Navy Secretary Says Sailor, Marine Morale High on Carriers
By Linda D. Kozaryn
National Guard Bureau
WASHINGTON, Nov. 7, 2001 Morale is "terrific" aboard the USS Kitty Hawk, USS Theodore Roosevelt, USS Carl Vinson and other U.S. ships in the Persian Gulf, according to Navy Secretary Gordon England.
Navy Secretary Gordon England addresses the crew of the carrier USS Kitty Hawk Oct. 30, 2001, to thank the officers and crew for their hard work and efforts in support of Operation Enduring Freedom. Petty Officer 3rd class Jessica Granger, USN.
(Click photo for screen-resolution image);high-resolution image available.
Sailors and Marines "know the nation is behind them," England told CNN's Larry King during a Nov. 5 interview. "They know they have a mission. They've been training for this mission. They're doing terrific out there.
"All the mothers, fathers, and brothers and sisters and kids -- you should be proud of everybody back there on those carriers and ships, because they're just doing a great job," he advised the CNN audience.
On his first overseas trip since taking office, England spent four days in the Gulf, visiting service members at sea and ashore. On CNN, he noted that service members taking part in Operation Enduring Freedom are all volunteers. After meeting with a host of flight crews, maintenance personnel and Fifth Fleet headquarters staff in Bahrain, the secretary concluded the trip was good for his morale.
"It was exhilarating," he said. "You get out there with all the young men and women. It's just a great experience to know that these men and women are out there defending the nation. They're out there, on the front lines, defending freedom and liberty."
Among the troops, he reported, the biggest concern is for the folks back home facing the threat of anthrax. England said he reassured sailors and Marines that the federal government is responding and will safeguard America's citizens.
At each stop, England said he told troops that the war on terrorism must succeed. "This is a threat that we have to eradicate," he stressed. "If we do not succeed, as the president said, our children will live in terror, and our grandchildren."
The Navy is playing a major role in combating terrorism, according to the secretary. When there are no land bases, he pointed out, it's important to have the Navy bring in its firepower and the U.S. Marines.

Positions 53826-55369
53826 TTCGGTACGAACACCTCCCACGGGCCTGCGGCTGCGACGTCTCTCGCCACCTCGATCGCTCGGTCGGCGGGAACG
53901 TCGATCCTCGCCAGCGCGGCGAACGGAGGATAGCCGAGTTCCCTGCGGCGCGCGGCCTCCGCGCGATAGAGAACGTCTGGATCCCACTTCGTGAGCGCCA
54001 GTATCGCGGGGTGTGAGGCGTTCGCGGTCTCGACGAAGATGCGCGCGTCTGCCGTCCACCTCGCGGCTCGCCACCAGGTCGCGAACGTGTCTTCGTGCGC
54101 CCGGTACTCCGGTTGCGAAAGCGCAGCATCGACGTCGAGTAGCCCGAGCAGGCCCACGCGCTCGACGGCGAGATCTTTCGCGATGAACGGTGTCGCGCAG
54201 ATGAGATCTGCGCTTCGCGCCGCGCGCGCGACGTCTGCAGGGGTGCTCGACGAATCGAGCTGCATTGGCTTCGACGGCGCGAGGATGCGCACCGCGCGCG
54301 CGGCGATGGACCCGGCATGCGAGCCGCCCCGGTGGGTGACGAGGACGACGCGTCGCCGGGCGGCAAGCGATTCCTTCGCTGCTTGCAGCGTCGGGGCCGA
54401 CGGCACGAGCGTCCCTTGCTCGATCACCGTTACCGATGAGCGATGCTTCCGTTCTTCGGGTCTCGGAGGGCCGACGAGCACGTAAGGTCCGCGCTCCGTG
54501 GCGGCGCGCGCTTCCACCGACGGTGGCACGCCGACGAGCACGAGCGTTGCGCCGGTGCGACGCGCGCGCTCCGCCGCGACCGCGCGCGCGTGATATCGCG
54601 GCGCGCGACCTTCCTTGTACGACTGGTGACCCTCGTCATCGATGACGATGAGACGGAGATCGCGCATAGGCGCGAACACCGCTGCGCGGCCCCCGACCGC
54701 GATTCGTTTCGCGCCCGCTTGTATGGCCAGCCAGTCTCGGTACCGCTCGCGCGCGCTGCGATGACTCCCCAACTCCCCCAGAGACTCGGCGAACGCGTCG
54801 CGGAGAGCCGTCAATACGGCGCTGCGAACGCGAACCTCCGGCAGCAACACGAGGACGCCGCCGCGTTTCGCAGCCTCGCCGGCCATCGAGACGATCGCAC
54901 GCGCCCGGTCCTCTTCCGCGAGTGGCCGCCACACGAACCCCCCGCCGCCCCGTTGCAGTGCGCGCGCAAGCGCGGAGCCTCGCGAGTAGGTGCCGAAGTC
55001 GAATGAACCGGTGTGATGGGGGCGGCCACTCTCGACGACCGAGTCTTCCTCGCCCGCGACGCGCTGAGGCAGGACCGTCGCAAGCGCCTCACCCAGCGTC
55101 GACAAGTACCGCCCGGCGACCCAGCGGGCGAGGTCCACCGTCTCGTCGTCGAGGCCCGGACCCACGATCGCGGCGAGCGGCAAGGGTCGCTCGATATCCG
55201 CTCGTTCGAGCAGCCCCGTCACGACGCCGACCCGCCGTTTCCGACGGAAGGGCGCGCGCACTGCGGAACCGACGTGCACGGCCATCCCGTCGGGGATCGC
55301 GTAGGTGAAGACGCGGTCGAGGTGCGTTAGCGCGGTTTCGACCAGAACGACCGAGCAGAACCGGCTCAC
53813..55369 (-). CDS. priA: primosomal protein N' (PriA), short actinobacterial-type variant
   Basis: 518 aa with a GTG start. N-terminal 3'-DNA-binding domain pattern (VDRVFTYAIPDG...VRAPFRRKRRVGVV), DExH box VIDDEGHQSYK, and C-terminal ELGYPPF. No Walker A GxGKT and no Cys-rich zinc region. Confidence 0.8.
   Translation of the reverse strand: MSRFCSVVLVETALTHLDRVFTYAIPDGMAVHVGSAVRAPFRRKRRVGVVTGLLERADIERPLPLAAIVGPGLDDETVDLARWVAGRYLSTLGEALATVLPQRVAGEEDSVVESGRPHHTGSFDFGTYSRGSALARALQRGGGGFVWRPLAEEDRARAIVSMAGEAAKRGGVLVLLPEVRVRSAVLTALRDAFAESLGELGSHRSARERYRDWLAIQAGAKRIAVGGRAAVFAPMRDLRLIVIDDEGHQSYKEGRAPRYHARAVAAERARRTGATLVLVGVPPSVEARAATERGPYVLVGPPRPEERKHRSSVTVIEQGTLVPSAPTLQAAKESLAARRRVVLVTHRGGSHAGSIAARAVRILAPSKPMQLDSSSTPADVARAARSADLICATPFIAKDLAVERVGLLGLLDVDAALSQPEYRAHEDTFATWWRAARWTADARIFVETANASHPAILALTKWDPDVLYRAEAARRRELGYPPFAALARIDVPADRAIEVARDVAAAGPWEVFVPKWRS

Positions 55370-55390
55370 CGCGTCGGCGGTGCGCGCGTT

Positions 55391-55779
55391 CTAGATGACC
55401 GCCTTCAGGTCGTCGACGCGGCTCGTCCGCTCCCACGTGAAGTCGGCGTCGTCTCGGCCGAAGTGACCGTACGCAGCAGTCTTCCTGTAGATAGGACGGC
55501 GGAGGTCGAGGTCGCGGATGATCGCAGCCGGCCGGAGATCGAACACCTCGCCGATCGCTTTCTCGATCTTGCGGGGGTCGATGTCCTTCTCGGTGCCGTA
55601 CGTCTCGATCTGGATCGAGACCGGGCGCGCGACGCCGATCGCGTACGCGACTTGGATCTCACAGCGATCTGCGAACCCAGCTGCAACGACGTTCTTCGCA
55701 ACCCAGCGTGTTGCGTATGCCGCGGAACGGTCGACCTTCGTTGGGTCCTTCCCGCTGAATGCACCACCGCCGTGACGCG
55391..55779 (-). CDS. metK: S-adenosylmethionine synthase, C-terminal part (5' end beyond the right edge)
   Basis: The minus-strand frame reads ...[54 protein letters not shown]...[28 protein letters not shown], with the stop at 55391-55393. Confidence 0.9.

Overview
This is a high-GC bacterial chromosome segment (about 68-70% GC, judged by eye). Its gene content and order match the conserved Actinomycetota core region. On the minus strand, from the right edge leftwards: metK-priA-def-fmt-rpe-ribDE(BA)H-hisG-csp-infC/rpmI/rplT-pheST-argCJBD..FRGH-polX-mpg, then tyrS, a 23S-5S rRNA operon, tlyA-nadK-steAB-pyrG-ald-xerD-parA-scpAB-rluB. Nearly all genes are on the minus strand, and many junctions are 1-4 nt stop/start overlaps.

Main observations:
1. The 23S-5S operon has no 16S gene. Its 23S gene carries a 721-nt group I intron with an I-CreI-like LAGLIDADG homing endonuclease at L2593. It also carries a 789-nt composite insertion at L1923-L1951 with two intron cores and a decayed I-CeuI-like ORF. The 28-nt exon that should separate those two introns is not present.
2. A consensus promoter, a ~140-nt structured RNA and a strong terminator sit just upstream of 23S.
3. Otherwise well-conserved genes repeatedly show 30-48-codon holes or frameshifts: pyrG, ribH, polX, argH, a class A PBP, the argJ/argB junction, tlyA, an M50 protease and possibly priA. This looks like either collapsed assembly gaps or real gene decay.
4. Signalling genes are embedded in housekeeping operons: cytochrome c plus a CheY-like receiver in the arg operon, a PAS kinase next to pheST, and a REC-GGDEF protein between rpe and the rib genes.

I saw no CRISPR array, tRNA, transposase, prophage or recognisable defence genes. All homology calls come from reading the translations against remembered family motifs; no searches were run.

Each of the three aircraft carriers in the Gulf constitutes four and a half acres of sovereign land. The USS Peleliu, an amphibious assault ship, adds another three acres. The Peleliu, England added, is "chock-full of battle-ready Marines.
"This has been a team that's been together for 226 years," he said. "Sailors and Marines -- it's a great tradition. It's 226 years of excellence together."
The carriers and other ships each carry 30 days worth of food, water and ammunition -- everything it takes to sustain the fight, England said. The mobile, sustainable force is ready for whatever the president orders. Currently, he noted, their pilots and crews are carrying "a lot of the load" of the ongoing operation.
"We do a lot of missions now over Afghanistan," the secretary said. "We have both Navy and Marine pilots flying every day off the deck, including the Peleliu, where we have vertical-takeoff airplanes (flown) by our Marines." Navy and Marine Corps pilots rely on the Air Force for refueling, he added, giving credit where credit is due.
The air strikes should not be interrupted because of religious observances, he said. "Ramadan is not a reason to stop this war. This is a war against terrorists, not a war against religion," he said. "As long as they're there, we will prosecute this war."
"This is important, not only to the United States, but to every single person on the face of the earth," he concluded. "We must prevail at this. So we are ready to prosecute this war, and we will prosecute it to a successful conclusion."
(Linda Kozaryn works for DefendAmerica.mil.)